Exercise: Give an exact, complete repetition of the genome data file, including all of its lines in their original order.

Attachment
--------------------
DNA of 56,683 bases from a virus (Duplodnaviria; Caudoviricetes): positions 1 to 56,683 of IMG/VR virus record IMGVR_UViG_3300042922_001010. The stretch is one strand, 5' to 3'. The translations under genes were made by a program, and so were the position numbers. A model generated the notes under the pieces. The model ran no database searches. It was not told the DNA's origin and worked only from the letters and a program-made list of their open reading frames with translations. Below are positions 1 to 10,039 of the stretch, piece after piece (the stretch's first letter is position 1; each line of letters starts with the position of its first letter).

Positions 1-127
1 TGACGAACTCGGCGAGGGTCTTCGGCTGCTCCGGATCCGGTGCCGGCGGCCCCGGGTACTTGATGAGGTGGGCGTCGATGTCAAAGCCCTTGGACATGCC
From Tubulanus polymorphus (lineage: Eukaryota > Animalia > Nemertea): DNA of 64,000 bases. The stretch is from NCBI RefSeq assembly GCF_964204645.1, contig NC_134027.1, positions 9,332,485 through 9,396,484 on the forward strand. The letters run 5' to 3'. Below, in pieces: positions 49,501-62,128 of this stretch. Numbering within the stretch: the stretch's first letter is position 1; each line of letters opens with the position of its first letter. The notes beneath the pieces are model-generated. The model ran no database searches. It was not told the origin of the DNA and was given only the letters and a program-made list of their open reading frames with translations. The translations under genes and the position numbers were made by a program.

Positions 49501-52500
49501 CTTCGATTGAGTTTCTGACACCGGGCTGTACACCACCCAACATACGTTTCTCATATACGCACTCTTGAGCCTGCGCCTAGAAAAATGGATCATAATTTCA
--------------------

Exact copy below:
DNA of 56,683 bases from a virus (Duplodnaviria; Caudoviricetes): positions 1 to 56,683 of IMG/VR virus record IMGVR_UViG_3300042922_001010. The stretch is one strand, 5' to 3'. The translations under genes were made by a program, and so were the position numbers. A model generated the notes under the pieces. The model ran no database searches. It was not told the DNA's origin and worked only from the letters and a program-made list of their open reading frames with translations. Below are positions 1 to 10,039 of the stretch, piece after piece (the stretch's first letter is position 1; each line of letters starts with the position of its first letter).

Positions 1-127
1 TGACGAACTCGGCGAGGGTCTTCGGCTGCTCCGGATCCGGTGCCGGCGGCCCCGGGTACTTGATGAGGTGGGCGTCGATGTCAAAGCCCTTGGACATGCC
From Tubulanus polymorphus (lineage: Eukaryota > Animalia > Nemertea): DNA of 64,000 bases. The stretch is from NCBI RefSeq assembly GCF_964204645.1, contig NC_134027.1, positions 9,332,485 through 9,396,484 on the forward strand. The letters run 5' to 3'. Below, in pieces: positions 49,501-62,128 of this stretch. Numbering within the stretch: the stretch's first letter is position 1; each line of letters opens with the position of its first letter. The notes beneath the pieces are model-generated. The model ran no database searches. It was not told the origin of the DNA and was given only the letters and a program-made list of their open reading frames with translations. The translations under genes and the position numbers were made by a program.

Positions 49501-52500
49501 CTTCGATTGAGTTTCTGACACCGGGCTGTACACCACCCAACATACGTTTCTCATATACGCACTCTTGAGCCTGCGCCTAGAAAAATGGATCATAATTTCA